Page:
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Andreas Vollenweider - Down To The Moon CD (album) cover

DOWN TO THE MOON

Andreas Vollenweider

 

Crossover Prog

3.66 | 16 ratings

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Aussie-Byrd-Brother
Special Collaborator
Rock Progressivo Italiano Team
3 stars Andreas Vollenweider's albums exist in a musical world of peace, tranquility and spiritual escape. With his trusty modified amplified harp, his music always has a very unique and identifiable style that sets him apart from other new age artists. Although often being associated with that genre, his music crosses over into progressive rock, electronic and even classical elements. He surrounds his music with nature themes and effects, creating a gentle ambience full of vivid detail.

On his fifth album, Vollenweider creates a haunting shimmering musical journey, usually surrounded by subtle background sounds of nature and lost worlds. His magical melodies are arranged with an easy-listening but subtle complexity. Mostly instrumental, except for some wordless chants, it makes for perfect background listening. Despite the contributions of other talented musicians, usually with low-key effective synths and light drumming/percussion, Andreas is always front and center, playing with great energy and delicate passion.

Although the album is broken into separate tracks, each section segues into the next, creating a wonderfully paced continuous piece. Both the vinyl and CD version split the album into two halves, `The Near Side' and `The Far Side'.

`The Near Side' starts the album with the very haunting and mysterious title track, quite grand and atmospheric. It then drifts beautifully into a very catchy and quite upbeat `Moon Dance', with a hugely memorable theme - If you're ever feeling a little down, this piece will instantly pick you up, make you smile and think that maybe things aren't quite so bad! Nice use of synths and drums on this one too. The ambient `Steam Forest' has an interesting programmed raindrop loop that repeats throughout the entire piece, creating a very hypnotic effect. It has a wonderful plucked acoustic sound from Andreas, with a very warm melody, and a touch of drama in the second half. The short interlude `Water Moon' has a very Oriental sound, with a brief dramatic theme that rises twice. `Night Fire Dance' is let down a little by a slightly cheesy and very dated programmed electronic vocal loop, but the music has a very majestic and uplifting repeated theme that is intoxicating.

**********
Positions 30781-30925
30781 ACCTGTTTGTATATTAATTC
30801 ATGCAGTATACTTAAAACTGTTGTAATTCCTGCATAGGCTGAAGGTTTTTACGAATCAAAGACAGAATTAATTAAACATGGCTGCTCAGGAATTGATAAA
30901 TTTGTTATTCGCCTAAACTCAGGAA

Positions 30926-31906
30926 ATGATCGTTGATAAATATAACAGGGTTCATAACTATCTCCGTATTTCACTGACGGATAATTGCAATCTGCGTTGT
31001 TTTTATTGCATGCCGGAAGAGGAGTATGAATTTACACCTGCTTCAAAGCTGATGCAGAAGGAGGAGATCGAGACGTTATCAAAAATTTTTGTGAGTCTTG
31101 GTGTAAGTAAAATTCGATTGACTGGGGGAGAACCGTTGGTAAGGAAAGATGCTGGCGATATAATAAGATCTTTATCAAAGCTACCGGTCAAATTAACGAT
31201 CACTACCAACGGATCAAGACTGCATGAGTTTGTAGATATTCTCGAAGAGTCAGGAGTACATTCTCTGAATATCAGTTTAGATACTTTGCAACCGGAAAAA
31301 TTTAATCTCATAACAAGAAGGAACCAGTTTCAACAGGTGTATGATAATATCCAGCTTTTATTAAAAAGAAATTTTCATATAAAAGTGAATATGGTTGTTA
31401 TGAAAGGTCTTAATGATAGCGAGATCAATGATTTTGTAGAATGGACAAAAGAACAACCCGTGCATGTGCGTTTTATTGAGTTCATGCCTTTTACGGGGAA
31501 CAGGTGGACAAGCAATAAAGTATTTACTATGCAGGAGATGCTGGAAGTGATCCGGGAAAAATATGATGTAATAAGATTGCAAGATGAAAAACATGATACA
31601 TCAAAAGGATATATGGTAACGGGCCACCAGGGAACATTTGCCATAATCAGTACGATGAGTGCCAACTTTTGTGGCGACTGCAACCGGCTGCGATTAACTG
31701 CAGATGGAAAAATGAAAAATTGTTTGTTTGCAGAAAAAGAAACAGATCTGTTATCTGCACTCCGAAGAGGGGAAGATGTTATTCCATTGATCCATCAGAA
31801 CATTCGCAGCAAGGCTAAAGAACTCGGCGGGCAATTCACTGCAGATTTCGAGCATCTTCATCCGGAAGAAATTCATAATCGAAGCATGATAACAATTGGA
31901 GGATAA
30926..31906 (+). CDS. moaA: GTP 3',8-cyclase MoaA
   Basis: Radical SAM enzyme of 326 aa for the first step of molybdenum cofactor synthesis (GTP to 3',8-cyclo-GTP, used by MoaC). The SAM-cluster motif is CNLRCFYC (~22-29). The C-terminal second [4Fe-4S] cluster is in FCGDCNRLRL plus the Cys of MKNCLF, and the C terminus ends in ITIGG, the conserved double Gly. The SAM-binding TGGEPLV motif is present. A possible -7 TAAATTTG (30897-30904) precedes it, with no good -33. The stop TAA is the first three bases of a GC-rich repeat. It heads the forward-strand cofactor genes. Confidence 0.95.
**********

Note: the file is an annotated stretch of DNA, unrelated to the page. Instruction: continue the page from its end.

`The Far Side's `Quiet Observer' is a slightly darker classical theme, with lots of mystery and tension. `Silver Wheel' has a nice electronic melody buried away, especially effective in the second half of a piece that is slightly more romantic. `Drown In Pale Light' is a short thoughtful and reflective piece, really sounds like a warm acoustic guitar on this one. Likely it's Andreas up to his old tricks with that modified harp! Another gentle piece, `The Secret...' is extraordinarily pretty, perhaps a little soft. It has a very soothing quality, and is probably the most romantic theme the band performed on this album. `Hush/Three Silver Ladies...' has a very hypnotic ethnic/world music loop, with a tasteful and melodic electric guitar solo throughout, which breaks up the album nicely. Oriental music themes show up in this one too. The album ends on what sounds like an acoustic instrumental lullaby, `La Lune....', a drifting, spacey and dream like finale.

For some strange reason, I find some occasional elements of Vollenweider's music might have been a (VERY!) slight influence on the more sedate and earthy Ozric Tentacles material! Shhhh, keep that observation a secret, not sure if it's only me that's thought that!

I came across this CD in an Op shop for $1, I nearly fell over when I found it! I've since picked it up on vinyl, because I love the beautifully simplistic and evocative front cover. Very subtle, it creates the perfect visual imagery to accompany the music.

`Down To The Moon' has plenty of substance and integrity to offer, is timeless and always inspiring, and gets even better with every listen. Precise and elegant, it also proves that Andreas Vollenweider's music is much more than insipid new-age muzak dross to be instantly dismissed.

Aussie-Byrd-Brother | 3/5 |

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